It’s a full moon tonight and the cicadas are singing their song, which is at least 40 million years old. There is a slight chill in the air and Halloween candy is on sale everywhere. The drama of life is in the groove, and the world keeps on turning. Everything is the same and everything is different. It’s part roller coaster and part Ferris wheel.
There is a storm of emotion all around us and inside of us, too. We are moving from the intensity and introspection of Yom Kippur into the barely restrained joy of Sukkot, from a spiritually interior narrative to a delicious flashy outdoor observance, from beating our chests and asking God for forgiveness, to shaking a lulav and etrog and embracing the fertility of the Earth. It’s a bit dizzying.
Sukkot comes at exactly the right time this year. We are more than ready for a healthy dose of positivity. In this dramatically wonderful moment, we receive an open invitation to acknowledge the sheer abundance of the Universe.
I know; the climate change struggle can dampen our enthusiasm for this. Our eyes and hearts are so trained on the terrible mess we’ve made of it that sometimes we forget to look up at what we still have, and to exclaim, “Hallelujah!”, or something like that. Then we can go back to the soulcrushing work of wrestling for the future of the planet with those who see it as no more than a generator of capital.
Sukkot challenges us to lean into hope, to believe. Vaclav Havel, a great 20th century intellectual and a former president of the Czech Republic once wrote, “I think that the deepest and most important form of hope, the only one that can keep us above water and urge us to good works, and the only true source of the breathtaking dimension of the human spirit and its efforts, is something we get, as it were, from “elsewhere.” It is also this hope, above all, which gives us the strength to live and continually to try new things, even in conditions that seem as hopeless as ours do, here and now.”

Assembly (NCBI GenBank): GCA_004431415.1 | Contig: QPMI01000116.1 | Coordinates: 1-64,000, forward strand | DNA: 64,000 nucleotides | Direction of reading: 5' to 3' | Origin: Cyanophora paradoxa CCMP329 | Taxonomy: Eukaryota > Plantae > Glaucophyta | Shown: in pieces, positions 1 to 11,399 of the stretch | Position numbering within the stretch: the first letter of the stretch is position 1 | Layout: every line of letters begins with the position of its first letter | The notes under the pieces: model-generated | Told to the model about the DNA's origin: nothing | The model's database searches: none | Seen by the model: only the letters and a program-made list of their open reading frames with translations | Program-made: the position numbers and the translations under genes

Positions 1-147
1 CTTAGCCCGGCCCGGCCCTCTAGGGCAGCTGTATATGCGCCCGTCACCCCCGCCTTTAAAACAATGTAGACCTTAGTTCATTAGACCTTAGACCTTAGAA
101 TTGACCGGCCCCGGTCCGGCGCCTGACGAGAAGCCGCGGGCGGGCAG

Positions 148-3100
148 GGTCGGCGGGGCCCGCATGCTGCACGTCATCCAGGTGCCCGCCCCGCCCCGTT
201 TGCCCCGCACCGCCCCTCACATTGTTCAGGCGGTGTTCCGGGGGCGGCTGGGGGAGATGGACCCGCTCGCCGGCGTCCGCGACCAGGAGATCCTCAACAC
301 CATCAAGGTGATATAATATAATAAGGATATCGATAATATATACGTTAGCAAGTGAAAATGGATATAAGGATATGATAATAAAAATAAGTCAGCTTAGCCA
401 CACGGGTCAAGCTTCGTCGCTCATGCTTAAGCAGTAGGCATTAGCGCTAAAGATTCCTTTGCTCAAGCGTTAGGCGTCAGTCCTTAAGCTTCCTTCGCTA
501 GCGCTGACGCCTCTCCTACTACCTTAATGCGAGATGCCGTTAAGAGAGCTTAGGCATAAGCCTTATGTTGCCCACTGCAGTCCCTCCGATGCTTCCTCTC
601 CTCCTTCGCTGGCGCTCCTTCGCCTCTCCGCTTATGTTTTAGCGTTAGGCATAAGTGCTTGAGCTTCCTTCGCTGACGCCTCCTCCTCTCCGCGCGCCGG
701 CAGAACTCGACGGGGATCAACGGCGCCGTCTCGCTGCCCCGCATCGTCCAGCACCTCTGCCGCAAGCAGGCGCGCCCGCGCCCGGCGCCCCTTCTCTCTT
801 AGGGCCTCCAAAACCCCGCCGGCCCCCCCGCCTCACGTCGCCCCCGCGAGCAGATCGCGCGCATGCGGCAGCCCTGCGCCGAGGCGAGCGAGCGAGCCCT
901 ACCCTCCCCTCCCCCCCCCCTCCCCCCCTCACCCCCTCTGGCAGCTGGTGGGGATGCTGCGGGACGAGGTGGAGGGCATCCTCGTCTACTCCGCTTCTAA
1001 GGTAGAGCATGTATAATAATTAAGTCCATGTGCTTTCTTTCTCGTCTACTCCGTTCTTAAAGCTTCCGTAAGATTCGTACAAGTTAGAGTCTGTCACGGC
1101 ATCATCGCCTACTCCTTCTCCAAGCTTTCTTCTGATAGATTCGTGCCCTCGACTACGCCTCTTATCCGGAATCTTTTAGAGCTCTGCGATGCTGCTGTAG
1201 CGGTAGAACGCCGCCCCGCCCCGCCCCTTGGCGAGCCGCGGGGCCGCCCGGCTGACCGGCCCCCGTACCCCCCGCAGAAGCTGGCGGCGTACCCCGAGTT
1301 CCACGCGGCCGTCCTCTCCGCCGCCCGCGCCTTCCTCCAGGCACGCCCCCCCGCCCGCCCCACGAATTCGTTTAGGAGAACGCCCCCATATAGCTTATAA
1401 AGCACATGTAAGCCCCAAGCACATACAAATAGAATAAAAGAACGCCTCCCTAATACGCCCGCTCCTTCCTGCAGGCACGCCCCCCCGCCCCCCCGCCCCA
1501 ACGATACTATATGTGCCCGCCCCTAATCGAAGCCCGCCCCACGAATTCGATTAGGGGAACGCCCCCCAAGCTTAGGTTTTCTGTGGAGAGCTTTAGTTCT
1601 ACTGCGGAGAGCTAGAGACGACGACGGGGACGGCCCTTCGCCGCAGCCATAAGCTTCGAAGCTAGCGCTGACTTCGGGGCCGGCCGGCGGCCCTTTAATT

Hope has become a hashtag in my head. I am trying to lean into all signs of it. With the chaos level ticking up – I know, how is that even possible? – it seems dramatically necessary to consider hope as a sort of ballast, to keep my soul together.
Sukkot is a balm to the achiness of being squeezed into our respective homes. It’s a metaphor for the goodness of harvest, which we take for granted. Bathe in that gratitude, feel the hopefulness that comes with the crisp apple, the pumpkin patch, the Autumn leaves.
The hope comes from so many places. Tonight, in particular, it comes from the cyclic nature of Nature and the Jewish calendar. Sukkot will always be the night of the full moon. Sometimes it’ll be 80 degrees, and sometimes it will be snowing. But the moon will always be full, and we will always just have emerged from Yom Kippur. The hope from the alignment of stars and planets and galaxies shines on us with sweetness and joy. Perhaps this is what Havel means when he says that hope is something we get from elsewhere.
As we hang on in this interregnum period of Fall, in a time we can still be outdoors together – the safest way there is – we give thanks for God’s presence, for each other, and for this community we have sculpted together. We give thanks for this holiday of Sukkot, a reminder of the bounty we share together. We are thoughtful about how tenuous it can be, how easily things can go wrong.
And on this Sukkot, we lean into hope, inspired to do whatever must be done, not for selfish, self-centered reasons, but because it’s the right thing, “even in conditions that seem as hopeless as ours do, here and now.” Now more than ever, as Jesse Jackson once said, “Keep hope alive”. And as I say, hope keeps us alive.